Hemorrhoidal stapler prolapsectomy vs. Milligan-Morgan hemorrhoidectomy: a long-term randomized trial
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Background and aims
The notable success of stapled prolapsectomy in recent years led us to compare this technique with Milligan-Morgan hemorrhoidectomy in terms of the results obtained both in the immediate postoperative period and in the long term.
Patients and methods
We performed conventional hemorrhoidectomy on 50 randomly selected patients and operated on a further 50 using the stapler technique. The patients were monitored over the immediate postoperative period (e.g., type of anesthesia, mean duration of operation, mean hospitalization time, analgesic administration, time before returning to work) and over a long-term follow-up period of 48 months (later complications such as prolapse relapse, bleeding, stenosis, incontinence).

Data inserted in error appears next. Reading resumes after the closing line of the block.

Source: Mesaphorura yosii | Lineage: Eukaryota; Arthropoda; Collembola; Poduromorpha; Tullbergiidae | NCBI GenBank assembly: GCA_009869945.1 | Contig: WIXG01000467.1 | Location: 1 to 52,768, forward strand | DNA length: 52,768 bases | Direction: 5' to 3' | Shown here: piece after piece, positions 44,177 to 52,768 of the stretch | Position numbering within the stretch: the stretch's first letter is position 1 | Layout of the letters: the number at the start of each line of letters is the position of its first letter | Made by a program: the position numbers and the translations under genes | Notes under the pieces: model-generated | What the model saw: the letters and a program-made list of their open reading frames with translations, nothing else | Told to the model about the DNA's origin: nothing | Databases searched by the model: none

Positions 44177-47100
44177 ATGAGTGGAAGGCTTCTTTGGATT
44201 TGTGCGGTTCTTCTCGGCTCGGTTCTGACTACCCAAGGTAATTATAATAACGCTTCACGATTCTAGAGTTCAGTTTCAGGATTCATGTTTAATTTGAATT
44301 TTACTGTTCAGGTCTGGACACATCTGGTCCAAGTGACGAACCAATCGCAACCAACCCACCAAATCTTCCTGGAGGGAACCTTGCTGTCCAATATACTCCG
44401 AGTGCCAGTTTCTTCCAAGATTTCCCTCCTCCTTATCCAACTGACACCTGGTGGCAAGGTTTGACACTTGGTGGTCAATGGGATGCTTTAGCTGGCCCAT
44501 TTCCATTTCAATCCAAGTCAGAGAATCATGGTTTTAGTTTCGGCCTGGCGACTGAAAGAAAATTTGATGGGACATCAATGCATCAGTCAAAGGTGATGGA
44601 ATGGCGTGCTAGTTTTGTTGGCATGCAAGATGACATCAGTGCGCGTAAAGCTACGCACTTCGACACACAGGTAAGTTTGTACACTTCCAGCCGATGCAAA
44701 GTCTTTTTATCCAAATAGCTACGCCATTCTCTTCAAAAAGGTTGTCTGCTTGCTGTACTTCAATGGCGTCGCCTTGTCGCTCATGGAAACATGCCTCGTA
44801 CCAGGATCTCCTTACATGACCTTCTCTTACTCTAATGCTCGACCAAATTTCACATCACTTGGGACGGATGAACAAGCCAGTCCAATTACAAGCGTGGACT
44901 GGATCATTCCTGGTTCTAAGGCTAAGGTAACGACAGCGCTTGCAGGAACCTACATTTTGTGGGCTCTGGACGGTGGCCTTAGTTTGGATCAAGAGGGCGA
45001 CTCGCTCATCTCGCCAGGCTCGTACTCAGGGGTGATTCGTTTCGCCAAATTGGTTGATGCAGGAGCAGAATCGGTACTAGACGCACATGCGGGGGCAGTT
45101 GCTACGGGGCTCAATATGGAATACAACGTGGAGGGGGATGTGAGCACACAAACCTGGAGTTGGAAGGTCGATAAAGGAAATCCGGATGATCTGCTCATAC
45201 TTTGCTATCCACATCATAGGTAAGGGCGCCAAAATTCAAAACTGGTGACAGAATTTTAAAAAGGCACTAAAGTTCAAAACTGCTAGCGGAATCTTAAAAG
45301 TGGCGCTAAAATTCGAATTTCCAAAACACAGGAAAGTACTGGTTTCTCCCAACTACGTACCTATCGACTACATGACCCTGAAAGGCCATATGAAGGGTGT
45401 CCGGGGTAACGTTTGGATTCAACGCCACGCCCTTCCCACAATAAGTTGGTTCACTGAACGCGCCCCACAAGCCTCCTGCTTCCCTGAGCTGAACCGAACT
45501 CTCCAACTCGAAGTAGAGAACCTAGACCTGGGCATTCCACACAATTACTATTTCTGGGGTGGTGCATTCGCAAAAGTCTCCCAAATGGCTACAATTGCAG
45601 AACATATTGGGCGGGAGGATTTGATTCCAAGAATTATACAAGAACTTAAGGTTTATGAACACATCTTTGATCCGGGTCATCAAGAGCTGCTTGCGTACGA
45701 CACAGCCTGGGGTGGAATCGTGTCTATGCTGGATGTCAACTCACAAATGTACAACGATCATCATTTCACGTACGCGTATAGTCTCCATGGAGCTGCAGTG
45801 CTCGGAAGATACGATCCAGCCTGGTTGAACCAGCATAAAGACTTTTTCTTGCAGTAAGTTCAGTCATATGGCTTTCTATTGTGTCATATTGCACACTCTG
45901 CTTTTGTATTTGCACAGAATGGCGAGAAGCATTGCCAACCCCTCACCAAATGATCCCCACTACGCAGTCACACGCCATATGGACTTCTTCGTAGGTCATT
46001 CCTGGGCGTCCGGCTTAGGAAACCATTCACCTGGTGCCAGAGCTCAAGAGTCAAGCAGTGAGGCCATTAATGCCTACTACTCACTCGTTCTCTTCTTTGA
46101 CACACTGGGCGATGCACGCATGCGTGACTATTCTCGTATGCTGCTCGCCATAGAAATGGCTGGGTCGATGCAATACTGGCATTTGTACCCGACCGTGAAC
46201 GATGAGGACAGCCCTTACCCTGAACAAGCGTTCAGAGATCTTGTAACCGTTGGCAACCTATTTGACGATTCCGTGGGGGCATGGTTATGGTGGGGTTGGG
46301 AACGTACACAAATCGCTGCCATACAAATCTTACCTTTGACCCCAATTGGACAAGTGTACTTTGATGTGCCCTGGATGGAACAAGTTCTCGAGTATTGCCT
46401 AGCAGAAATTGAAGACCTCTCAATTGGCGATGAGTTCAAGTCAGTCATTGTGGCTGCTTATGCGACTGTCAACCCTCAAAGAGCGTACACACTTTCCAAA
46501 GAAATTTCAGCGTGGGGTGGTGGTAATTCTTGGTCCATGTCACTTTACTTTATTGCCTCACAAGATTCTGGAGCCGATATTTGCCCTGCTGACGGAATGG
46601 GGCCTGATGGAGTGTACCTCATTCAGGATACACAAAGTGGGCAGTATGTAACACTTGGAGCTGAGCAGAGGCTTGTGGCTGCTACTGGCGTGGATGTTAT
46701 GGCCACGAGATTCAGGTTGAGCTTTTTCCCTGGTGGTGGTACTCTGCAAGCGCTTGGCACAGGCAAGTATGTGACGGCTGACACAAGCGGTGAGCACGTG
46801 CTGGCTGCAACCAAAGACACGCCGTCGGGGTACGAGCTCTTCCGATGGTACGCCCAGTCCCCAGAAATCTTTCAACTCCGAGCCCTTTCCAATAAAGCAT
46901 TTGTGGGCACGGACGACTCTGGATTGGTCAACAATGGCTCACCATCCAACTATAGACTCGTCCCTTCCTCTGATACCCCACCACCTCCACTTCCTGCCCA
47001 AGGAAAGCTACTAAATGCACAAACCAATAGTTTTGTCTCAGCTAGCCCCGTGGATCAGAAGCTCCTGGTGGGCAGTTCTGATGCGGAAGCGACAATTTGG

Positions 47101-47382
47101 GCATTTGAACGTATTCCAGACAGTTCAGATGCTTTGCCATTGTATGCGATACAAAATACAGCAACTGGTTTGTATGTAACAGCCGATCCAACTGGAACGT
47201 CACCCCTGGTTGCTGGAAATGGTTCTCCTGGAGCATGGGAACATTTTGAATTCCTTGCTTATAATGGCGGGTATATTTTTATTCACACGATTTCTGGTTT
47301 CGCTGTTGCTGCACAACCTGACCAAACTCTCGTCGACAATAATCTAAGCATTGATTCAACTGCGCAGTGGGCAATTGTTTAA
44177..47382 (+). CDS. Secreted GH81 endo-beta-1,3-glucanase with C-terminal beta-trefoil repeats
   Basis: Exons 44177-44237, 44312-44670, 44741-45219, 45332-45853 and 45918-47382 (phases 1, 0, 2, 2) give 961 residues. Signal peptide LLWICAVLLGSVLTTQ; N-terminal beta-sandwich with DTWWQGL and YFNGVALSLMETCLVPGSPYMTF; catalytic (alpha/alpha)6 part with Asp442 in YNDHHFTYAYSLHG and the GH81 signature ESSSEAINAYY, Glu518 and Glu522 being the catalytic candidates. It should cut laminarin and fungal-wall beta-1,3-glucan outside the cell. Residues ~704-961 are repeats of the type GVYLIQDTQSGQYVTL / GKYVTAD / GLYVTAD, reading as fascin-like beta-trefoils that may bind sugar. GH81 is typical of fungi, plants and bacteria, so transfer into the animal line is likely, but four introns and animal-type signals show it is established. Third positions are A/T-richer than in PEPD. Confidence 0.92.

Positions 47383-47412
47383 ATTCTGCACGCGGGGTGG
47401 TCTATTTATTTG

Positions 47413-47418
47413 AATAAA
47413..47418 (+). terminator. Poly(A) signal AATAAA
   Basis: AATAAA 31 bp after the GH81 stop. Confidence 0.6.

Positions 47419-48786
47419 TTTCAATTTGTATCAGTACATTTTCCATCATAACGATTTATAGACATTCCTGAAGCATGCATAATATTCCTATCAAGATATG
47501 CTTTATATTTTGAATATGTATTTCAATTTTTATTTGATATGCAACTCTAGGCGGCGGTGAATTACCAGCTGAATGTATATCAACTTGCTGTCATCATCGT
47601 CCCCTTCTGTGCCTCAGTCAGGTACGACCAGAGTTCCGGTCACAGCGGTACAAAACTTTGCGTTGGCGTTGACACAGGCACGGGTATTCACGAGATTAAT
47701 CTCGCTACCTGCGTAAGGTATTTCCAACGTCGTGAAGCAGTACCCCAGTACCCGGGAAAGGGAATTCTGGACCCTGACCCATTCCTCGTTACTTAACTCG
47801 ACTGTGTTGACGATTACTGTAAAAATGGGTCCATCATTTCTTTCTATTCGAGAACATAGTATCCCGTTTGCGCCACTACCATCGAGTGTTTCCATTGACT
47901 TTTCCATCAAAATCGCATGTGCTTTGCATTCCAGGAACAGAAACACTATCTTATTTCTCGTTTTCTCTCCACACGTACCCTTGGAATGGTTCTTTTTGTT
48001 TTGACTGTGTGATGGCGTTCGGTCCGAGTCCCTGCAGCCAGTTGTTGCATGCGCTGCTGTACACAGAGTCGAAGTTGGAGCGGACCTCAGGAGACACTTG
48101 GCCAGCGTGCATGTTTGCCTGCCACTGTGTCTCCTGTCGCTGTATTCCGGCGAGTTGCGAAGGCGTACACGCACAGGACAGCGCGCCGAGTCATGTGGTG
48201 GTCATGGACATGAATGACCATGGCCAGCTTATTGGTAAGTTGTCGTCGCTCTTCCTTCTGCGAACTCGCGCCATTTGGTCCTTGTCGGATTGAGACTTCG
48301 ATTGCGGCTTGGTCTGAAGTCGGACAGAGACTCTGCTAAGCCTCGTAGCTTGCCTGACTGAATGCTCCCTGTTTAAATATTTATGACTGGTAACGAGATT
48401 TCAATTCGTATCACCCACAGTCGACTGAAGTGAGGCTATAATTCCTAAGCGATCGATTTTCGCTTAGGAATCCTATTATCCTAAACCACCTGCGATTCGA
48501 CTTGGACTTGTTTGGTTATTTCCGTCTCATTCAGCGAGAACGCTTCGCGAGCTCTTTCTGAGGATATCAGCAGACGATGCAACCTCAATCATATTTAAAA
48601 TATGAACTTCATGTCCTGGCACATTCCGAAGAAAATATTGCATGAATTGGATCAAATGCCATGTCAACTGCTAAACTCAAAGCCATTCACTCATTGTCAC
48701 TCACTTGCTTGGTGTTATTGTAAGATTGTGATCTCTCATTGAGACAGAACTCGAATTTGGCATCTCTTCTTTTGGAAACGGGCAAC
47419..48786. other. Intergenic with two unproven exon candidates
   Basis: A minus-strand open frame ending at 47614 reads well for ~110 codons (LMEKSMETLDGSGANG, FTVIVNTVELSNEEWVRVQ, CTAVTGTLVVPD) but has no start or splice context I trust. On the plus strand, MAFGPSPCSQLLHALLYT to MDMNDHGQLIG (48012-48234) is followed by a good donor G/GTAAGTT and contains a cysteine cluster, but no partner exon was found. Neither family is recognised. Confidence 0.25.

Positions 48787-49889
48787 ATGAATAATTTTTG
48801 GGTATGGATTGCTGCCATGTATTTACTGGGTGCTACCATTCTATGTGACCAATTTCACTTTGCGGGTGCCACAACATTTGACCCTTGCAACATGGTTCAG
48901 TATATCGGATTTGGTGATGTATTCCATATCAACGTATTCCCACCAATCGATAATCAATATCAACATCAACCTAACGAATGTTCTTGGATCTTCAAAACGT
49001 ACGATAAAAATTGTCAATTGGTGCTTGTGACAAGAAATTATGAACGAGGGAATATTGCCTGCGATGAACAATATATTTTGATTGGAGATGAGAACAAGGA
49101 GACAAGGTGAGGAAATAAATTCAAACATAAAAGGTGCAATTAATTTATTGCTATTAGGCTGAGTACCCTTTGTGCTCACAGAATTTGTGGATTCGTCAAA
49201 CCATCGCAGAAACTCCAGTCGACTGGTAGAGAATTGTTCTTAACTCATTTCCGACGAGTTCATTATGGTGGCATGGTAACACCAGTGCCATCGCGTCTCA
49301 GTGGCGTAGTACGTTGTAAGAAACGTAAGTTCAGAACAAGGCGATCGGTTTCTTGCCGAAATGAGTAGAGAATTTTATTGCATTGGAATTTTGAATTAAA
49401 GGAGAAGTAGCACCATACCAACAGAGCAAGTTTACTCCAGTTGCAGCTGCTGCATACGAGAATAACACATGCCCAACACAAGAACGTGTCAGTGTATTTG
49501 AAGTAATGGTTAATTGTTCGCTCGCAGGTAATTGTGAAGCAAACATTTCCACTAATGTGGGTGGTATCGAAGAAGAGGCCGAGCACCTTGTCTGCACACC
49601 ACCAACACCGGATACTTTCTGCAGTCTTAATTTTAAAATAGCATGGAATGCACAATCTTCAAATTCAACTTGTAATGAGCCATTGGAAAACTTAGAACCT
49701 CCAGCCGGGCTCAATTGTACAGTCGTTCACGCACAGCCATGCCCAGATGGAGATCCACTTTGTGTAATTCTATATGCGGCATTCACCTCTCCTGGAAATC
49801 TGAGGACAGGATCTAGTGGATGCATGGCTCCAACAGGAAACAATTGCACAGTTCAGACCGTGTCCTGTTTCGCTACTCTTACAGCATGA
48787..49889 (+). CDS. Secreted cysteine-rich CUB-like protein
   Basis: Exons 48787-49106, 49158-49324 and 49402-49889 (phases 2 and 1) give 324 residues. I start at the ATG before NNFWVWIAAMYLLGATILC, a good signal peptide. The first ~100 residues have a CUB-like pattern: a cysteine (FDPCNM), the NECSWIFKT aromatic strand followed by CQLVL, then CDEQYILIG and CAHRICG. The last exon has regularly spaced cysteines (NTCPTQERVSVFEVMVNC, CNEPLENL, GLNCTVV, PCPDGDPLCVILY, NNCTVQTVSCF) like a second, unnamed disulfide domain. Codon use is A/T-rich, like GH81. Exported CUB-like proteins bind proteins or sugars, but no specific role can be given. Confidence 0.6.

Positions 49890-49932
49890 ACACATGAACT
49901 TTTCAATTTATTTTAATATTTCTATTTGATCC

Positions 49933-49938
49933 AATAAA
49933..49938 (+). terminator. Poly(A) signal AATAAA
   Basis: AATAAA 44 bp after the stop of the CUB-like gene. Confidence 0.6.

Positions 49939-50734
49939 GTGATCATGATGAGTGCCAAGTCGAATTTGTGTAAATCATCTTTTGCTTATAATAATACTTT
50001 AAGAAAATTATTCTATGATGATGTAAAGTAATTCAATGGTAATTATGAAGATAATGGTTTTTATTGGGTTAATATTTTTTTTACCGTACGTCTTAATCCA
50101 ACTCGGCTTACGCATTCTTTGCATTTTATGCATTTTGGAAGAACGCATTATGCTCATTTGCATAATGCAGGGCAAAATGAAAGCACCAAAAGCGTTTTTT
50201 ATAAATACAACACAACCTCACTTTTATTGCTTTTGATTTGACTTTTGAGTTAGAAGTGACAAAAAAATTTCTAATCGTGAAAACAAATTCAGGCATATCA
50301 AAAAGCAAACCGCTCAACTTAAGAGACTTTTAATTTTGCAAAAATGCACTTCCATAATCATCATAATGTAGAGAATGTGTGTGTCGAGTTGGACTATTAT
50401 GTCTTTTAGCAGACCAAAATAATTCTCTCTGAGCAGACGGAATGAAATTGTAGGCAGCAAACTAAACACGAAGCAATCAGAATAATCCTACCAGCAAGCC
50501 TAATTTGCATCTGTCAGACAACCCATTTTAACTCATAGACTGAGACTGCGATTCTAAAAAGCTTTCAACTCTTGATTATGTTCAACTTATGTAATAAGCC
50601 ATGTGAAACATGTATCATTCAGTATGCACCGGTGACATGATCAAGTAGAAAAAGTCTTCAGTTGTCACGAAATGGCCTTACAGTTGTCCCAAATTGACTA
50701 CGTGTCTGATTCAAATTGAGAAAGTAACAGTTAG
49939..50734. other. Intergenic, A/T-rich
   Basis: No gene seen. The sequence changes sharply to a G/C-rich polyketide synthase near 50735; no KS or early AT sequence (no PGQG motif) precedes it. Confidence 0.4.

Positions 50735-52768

The stapled group experienced significantly less pain (mean number of analgesic tablets 2.60 vs. 15.9) and returned to normal activity sooner (8.04 vs. 16.9 days), as reported by other authors. In the long-term follow-up at 48 months, stapled hemorrhoidectomy was found to control prolapse, discharge, and bleeding, with no stenosis or significant incontinence, in 94% of cases.
Our conclusions confirm the excellent advantages of stapled hemorrhoidectomy which allows the rapid recovery of patients and also promises the complete resolution of hemorrhoidal prolapse in the long term.
KeywordsHemorrhoidal prolapse Stapler hemorrhoidectomy Long-term randomized trial
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